On May 29, 2019, the National Academies of Sciences, Engineering, and Medicine, in cooperation with the Laboratory for Innovation Science at Harvard (LISH), convened a workshop in Washington, D.C. on the role of inducement prizes to spur American innovation. Unlike prizes that recognize past achievements, these inducement prizes are designed to stimulate innovative activity, whether it be the creation of a desired technology, orienting research efforts toward designing products that are capable of being used at scale by customers, or developing products with wide societal benefits. Workshop participants explored how prizes fit into federal and non-federal support for innovation, the benefits and disadvantages of prizes, and the differences between cash and non-cash prizes. Other discussion topics included the conditions under which prizes are most effective, how to measure the effectiveness of prizes, and the characteristics of prize winners. This publication summarizes the presentations and discussions from the workshop.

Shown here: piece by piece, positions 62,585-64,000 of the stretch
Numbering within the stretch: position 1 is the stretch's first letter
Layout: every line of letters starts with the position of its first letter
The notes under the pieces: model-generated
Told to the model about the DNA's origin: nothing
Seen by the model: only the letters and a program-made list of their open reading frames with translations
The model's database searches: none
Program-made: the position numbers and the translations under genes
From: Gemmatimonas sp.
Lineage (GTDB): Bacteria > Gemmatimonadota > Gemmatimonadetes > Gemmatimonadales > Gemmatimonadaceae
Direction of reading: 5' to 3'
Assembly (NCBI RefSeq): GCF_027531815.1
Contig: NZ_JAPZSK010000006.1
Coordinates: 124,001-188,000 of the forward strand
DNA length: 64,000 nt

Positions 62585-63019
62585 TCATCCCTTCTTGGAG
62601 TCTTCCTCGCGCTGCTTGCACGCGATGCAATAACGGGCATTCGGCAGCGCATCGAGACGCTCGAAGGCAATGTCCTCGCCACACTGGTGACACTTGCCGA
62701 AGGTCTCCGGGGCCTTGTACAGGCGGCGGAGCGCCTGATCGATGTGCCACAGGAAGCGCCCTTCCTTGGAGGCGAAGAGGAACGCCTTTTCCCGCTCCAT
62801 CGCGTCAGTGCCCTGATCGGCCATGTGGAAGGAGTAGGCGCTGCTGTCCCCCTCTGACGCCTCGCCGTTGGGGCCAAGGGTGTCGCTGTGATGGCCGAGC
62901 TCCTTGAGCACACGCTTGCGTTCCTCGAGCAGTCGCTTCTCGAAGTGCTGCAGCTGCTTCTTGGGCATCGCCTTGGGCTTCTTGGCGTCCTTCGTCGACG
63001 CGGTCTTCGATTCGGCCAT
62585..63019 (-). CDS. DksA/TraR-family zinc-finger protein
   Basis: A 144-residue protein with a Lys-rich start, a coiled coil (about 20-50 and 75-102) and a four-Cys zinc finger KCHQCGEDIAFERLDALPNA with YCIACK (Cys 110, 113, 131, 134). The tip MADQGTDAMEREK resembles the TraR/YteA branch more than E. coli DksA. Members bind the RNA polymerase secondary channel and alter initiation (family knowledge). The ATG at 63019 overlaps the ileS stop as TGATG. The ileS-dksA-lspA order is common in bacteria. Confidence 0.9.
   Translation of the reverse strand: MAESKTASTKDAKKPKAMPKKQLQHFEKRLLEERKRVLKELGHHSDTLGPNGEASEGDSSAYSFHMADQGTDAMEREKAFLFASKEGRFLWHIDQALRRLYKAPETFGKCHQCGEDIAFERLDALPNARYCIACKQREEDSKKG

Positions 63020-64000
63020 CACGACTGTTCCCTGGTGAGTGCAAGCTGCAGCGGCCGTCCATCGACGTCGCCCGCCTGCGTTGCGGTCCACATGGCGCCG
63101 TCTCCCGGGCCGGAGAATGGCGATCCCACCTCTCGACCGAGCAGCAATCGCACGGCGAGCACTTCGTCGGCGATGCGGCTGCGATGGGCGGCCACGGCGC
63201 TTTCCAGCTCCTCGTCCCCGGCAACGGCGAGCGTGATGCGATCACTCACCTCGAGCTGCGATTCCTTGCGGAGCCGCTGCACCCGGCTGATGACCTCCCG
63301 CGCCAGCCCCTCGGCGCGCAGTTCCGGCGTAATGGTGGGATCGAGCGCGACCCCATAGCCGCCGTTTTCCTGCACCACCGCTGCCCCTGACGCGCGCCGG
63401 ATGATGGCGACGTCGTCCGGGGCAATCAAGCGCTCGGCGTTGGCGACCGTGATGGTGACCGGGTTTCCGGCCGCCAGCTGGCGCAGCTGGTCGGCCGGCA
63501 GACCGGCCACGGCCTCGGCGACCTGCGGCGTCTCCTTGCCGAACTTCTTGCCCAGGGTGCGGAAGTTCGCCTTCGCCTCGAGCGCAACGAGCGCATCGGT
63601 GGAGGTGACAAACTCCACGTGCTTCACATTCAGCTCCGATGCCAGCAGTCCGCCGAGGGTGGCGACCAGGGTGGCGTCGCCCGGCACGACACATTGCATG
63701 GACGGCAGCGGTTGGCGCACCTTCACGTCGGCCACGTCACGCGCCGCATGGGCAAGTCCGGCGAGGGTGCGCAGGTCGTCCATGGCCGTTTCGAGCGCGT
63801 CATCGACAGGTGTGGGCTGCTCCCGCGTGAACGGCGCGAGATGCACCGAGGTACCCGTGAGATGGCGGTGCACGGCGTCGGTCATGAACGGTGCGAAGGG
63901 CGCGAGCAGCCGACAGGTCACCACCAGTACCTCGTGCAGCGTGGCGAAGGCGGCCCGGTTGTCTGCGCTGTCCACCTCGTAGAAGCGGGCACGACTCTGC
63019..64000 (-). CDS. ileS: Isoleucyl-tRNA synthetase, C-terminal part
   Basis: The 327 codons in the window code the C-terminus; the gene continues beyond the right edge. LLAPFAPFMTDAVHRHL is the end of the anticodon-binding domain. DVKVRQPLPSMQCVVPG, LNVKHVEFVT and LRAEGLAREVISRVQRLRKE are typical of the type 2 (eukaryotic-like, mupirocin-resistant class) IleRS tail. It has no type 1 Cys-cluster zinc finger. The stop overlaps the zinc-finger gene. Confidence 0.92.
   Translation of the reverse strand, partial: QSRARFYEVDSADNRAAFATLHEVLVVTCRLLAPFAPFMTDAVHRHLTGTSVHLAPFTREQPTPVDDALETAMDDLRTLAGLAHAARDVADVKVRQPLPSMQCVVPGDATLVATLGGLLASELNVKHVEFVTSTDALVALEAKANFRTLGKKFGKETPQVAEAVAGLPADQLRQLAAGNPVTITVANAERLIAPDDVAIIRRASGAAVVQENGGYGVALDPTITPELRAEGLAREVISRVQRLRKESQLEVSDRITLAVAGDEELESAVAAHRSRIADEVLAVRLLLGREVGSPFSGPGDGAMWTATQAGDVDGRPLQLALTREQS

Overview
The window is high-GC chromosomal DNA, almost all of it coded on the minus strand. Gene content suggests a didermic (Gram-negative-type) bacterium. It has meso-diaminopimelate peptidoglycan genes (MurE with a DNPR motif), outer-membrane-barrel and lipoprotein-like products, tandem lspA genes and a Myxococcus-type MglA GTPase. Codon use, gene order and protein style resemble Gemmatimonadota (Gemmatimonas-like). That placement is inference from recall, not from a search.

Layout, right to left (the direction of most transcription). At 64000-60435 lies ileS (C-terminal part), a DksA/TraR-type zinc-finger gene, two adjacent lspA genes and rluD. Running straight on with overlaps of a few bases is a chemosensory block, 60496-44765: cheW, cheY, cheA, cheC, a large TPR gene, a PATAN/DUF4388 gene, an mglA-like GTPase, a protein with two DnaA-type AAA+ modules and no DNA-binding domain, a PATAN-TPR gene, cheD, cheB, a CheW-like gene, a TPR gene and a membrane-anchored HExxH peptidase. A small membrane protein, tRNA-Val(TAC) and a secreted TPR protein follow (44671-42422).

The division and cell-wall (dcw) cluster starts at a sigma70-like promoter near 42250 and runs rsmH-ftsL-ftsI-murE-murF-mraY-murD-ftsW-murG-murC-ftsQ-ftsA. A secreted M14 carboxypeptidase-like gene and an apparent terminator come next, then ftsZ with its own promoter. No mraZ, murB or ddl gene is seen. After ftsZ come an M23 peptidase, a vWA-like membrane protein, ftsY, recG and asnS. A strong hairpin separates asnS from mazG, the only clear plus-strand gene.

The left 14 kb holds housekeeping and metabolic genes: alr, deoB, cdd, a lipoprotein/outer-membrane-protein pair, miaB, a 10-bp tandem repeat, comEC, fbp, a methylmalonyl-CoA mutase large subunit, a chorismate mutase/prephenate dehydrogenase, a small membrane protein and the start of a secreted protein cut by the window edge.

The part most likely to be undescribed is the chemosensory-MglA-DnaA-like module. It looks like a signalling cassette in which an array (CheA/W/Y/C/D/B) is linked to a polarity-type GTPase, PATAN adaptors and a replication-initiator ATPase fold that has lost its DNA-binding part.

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|The Role of Inducement Prizes: Proceedings of a Workshop - in Brief||1-12|
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